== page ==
This is the first in a two part series called “Before Meets After”. The objective is for me to merely share with you my readers what is involved in tackling some projects – in this case Kitchens (of note here) and Landscape respectively.
Kitchen remodeling is notorious for being expensive, although not all projects have to break the bank, however, embarking on such an undertaking often does but only just.
Since the kitchen is the heart of any house, it woefully dates quite easily, not only from wear and tear but also from the vast advancement in technique and technology employed in the culinary arts. Therefore, remodels of such tired spaces are the perfect remedy when the time is right (and probably when the resources are available).
The proposed remodel was of an approximated 6000mm x 6000mm square one roomed space. This interior space was designed to underline the characteristics of a modern Kitchen area through ease and space, and a centered island necessitated just that: a working space to carry out needed tasks with much ease and within such a generous space. Therefore, function was realised.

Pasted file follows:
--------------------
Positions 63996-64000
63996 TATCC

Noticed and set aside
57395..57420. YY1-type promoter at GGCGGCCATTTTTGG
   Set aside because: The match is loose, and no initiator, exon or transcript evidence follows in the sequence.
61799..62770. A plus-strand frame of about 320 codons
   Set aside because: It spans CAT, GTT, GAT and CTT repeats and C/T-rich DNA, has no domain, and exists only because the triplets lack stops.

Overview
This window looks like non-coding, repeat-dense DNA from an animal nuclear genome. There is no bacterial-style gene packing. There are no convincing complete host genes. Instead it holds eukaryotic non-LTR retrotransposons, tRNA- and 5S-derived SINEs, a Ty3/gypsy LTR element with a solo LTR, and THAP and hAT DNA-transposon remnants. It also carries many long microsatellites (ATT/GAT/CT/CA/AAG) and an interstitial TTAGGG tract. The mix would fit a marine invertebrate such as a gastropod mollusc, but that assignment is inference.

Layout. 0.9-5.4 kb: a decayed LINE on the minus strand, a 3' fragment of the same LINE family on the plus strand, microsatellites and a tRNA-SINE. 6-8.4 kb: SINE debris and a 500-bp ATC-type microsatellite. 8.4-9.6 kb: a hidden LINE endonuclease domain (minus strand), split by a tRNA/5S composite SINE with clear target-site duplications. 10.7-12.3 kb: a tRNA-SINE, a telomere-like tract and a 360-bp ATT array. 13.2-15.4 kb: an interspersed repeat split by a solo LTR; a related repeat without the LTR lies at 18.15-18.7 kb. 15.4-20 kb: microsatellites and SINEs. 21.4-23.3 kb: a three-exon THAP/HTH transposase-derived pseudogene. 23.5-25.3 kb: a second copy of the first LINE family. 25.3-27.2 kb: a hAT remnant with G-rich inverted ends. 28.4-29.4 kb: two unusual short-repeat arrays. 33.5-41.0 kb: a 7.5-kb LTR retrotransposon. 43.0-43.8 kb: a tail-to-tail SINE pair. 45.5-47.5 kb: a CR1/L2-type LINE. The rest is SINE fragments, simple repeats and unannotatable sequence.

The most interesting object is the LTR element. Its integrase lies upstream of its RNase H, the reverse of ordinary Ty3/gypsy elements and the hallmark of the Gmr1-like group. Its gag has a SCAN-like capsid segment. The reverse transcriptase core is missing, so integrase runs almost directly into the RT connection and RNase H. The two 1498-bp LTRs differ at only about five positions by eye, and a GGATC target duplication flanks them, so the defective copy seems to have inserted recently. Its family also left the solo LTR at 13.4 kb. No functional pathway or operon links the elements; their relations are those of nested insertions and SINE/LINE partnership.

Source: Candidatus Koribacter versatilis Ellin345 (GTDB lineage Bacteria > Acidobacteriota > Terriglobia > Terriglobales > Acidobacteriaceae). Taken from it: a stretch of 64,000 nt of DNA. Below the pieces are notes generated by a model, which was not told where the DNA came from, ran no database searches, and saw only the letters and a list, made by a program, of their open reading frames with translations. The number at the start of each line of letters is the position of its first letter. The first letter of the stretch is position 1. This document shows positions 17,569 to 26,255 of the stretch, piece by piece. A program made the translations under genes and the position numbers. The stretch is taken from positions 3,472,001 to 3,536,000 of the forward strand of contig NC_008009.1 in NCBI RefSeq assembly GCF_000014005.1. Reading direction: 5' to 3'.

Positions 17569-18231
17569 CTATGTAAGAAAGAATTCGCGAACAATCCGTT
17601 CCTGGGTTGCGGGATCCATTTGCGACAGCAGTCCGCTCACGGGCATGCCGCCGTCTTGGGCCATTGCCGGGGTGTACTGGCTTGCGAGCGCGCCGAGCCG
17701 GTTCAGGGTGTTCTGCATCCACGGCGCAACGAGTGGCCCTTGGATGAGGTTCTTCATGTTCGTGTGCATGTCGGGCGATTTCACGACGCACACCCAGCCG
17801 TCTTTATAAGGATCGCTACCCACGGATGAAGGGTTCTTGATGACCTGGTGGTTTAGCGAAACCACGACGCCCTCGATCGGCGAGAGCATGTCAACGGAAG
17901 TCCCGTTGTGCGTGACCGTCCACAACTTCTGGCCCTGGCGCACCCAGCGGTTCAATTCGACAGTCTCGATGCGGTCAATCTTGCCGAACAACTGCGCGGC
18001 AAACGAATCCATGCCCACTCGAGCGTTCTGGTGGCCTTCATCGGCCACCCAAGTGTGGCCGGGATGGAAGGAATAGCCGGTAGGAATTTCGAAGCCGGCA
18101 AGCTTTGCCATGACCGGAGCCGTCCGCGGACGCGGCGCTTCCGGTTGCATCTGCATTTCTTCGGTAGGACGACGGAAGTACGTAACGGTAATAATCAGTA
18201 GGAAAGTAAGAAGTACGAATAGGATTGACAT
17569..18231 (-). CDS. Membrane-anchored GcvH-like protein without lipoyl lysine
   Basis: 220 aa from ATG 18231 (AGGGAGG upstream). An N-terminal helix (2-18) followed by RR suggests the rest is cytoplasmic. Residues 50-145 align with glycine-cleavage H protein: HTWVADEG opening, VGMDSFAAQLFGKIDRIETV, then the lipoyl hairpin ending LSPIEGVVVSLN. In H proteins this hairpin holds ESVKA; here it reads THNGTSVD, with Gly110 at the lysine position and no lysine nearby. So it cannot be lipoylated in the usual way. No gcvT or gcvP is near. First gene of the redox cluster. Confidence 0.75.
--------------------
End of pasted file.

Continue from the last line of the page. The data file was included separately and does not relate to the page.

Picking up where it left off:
The space consists of two zones – an island to accommodate a hob with a hood right above it and cabinets around the centrally placed island to in turn accommodate an oven and a refrigerator on the northern end, a sink on the western end and storage cabinets on the eastern end.
In the grand scheme of things, a centrally placed island with a hob and a hood adds an industrial appeal to this semi-private residential space whereas timber for a fresh set of cabinets makes it cosy.
A 4450mm long custom designed massive window on the western end and above the sink allows for fresh air and natural light to seep deep into this interior space.
The centrally placed island was not by my design but the architect before me. Because cabling for the stove stems right from this point, this fortuitous design move, helped my undertaking immensely with the kitchen layout.
An open-plan Kitchen-Diner would have added to the much needed modern appeal sought after by the client, however, knocking down walls was out of the question due to budget constraints. Therefore, converting this space into a public space only proved futile.
This project was carried out at the end of 2015 and it was for a family of three in Ndola’s Kanseshi neighbourhood on the Copperbelt province of Zambia.